Influenza Activity Dominated by H3N2 Viruses, Vaccine Only 25% Effective

2017-2018 influenza vaccine
2017-2018 influenza vaccine
Early treatment with neuraminidase inhibitor antiviral medications is recommended for patients with severe, complicated, or progressive influenza illness and those at higher risk for influenza complications, including adults aged ≥65 years who develop influenza symptoms.

The Centers for Disease Control and Prevention (CDC) issued a surveillance report on influenza activity from October 2017 to February 2018. In the United States, cases of influenza started to rise in early November 2017 and increased sharply from December 2017 through February 3, 2018. CDC officials expect heightened influenza activity to persist for several more weeks.1

This season, influenza A(H3N2) viruses have predominated with reports of influenza A(H1N1)pdm09 and influenza B viruses. During the surveillance period, clinical laboratories tested 666,493 specimens for influenza virus, of which 18.7% (n=124,316) tested positive. Specifically, the percentage of samples testing positive for any influenza virus rose to 26.4% during the week ending January 13 and stayed between 26.3% to 26.7% through the week ending February 3.

During the same period, public health laboratories tested 51,014 specimens for influenza virus, of which 84.1% (n=23,257) tested positive for influenza A and 15.9% (n=4412) tested positive for influenza B viruses. Of the influenza A viruses, 89.9% were influenza A(H3N2) and 10.1% were influenza A(H1N1)pdm09 viruses.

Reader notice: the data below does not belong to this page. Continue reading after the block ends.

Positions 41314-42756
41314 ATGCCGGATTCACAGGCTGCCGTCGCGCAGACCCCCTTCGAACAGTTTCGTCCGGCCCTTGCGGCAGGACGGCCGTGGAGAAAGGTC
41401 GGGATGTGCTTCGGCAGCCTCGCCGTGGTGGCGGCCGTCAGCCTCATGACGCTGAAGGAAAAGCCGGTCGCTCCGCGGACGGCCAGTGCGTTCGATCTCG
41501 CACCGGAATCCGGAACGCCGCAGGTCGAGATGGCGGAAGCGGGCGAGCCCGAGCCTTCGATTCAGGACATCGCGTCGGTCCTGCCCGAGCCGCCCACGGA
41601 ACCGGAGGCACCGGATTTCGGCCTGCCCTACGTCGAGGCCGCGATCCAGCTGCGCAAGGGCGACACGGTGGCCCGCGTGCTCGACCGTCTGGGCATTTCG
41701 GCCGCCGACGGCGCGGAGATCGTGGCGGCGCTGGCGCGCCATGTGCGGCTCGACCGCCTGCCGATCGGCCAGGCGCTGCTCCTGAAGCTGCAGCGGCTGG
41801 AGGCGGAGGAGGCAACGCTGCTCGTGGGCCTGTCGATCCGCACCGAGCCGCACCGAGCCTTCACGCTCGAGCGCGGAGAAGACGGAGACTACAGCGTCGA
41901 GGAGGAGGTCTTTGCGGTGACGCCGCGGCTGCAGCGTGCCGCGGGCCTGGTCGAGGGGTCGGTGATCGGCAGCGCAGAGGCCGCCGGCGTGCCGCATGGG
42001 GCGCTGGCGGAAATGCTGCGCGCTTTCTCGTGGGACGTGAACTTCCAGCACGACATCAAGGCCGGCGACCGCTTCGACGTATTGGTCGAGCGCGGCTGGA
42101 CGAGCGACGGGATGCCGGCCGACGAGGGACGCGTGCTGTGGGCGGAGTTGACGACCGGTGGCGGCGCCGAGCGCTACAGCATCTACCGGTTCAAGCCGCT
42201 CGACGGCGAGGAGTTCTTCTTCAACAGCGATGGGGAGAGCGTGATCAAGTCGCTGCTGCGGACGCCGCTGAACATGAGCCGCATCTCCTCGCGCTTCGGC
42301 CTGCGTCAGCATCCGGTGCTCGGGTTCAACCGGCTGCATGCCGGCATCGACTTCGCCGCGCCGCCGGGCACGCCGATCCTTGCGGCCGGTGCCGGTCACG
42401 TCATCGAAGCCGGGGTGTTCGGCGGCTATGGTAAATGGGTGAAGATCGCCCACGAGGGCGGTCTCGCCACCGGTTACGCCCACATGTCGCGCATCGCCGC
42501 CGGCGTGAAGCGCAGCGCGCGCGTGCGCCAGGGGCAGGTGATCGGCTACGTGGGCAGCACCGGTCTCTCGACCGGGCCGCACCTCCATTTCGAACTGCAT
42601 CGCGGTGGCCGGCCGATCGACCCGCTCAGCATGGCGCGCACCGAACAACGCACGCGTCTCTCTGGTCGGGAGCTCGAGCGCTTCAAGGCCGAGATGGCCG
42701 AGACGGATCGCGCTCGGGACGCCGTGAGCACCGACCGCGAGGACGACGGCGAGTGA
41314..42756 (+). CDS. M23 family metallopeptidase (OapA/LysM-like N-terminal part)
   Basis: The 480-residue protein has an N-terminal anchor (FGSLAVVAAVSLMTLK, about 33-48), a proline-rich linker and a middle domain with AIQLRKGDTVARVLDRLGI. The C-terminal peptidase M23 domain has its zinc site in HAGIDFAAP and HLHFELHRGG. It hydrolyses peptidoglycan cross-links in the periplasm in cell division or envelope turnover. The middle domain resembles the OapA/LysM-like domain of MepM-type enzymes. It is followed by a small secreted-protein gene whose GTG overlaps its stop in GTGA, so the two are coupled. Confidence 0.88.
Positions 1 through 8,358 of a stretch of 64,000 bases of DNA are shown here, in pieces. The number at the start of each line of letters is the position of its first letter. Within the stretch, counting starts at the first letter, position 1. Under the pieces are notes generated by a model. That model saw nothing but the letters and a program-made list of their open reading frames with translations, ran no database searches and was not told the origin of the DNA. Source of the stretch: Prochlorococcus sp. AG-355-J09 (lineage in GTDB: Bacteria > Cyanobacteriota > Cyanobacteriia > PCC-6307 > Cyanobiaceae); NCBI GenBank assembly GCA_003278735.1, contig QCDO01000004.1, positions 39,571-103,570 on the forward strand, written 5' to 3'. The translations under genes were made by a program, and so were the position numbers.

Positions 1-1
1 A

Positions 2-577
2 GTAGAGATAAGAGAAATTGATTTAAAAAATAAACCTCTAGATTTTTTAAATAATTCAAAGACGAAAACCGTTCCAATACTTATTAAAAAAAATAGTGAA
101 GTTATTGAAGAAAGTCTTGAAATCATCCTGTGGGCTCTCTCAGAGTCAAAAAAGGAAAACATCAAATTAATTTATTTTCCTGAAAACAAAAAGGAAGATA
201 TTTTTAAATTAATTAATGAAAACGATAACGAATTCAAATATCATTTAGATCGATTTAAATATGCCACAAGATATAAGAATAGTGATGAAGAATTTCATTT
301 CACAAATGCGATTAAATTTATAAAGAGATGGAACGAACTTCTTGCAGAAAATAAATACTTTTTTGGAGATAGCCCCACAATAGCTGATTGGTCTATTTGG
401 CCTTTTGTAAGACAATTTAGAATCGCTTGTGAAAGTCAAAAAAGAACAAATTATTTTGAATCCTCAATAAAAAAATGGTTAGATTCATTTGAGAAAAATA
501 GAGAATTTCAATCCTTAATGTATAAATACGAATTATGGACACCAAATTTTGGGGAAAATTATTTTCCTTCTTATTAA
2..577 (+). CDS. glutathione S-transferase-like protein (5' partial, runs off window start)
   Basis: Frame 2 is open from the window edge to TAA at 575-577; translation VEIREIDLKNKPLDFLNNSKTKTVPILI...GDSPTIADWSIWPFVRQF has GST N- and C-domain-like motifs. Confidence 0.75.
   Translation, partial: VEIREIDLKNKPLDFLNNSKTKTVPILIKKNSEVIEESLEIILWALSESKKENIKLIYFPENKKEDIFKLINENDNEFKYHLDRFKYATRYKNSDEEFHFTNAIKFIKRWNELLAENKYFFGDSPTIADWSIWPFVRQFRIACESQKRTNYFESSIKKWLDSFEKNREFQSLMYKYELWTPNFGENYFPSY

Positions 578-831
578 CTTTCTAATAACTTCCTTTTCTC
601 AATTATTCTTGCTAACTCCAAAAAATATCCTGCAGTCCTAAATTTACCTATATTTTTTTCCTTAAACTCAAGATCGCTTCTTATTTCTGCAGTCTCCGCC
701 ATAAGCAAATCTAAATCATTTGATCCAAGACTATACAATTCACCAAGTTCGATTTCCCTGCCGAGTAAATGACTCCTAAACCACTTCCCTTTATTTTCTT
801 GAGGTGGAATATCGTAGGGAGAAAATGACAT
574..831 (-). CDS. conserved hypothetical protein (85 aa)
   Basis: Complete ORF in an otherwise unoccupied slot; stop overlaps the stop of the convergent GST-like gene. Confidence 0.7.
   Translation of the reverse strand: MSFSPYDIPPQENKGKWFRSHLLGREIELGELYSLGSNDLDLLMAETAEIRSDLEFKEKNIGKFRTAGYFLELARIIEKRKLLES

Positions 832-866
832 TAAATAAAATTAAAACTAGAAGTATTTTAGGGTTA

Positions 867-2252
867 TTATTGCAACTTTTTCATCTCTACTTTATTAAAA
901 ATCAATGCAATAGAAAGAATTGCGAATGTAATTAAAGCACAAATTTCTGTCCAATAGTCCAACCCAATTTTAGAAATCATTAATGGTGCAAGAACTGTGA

Most of the influenza-positive patients whose specimens were tested were aged ≥65 years (37.9%). Overall, influenza A(H3N2) viruses were most prevalent across all age groups with 68% to 72% of cases in patients aged 0-64 years, and 84% of cases among patients aged ≥65 years.

This influenza season “has been substantial, with some of the highest levels of influenza-like illness and hospitalization rates in recent years, and elevated activity occurring in most of the country simultaneously,” the authors write. 

The CDC also released interim estimates of the 2017/2018 season influenza vaccine efficacy using data from 4562 children and adults enrolled in the United States Influenza Vaccine Effectiveness Network during November 2, 2017 to February 3, 2018.2 The overall adjusted vaccine effectiveness (VE) against influenza A and B virus infection associated with acute respiratory illness was 36% (95% CI: 27%-44%). VE was estimated to be 67% against influenza A(H1N1)pdm09 viruses, 42% against influenza B viruses, and 25% against influenza A(H3N2) virus.2 

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Based on these findings, the CDC continues to recommend influenza vaccination at this time.  Given the current VE estimates, vaccination will still help prevent influenza illness, hospitalizations, and deaths. In particular, patients aged ≥6 months who have not been vaccinated this season should receive the vaccine. 

Early treatment with neuraminidase inhibitor antivirals (eg, oseltamivir [Tamiflu®], zanamivir [Relenza®], peramivir [Rapivab™]) is recommended for patients with severe, complicated or progressive influenza, and for patients at higher risk for complications (eg, adults aged ≥65 years). The authors emphasize that treatment should not be delayed while waiting for test results or if rapid antigen-detection influenza diagnostic test results are negative. “Treatment with influenza antiviral medications, where appropriate, is especially important this season,” they conclude.


  1. Budd AP, Wentworth DE, Blanton L, et al. Update: Influenza Activity – United States, October 1, 2017-February 3, 2018. MMWR Morb Mortal Wkly Rep. 2018;67:169-179.
  2. Flannery B, Chung JR, Belongia EA, et al. Interim estimates of 2017-18 seasonal influenza vaccine effectiveness – United States, February 2018. MMWR Morb Mortal Wkly Rep. 2018;67:180-185.

This article originally appeared on MPR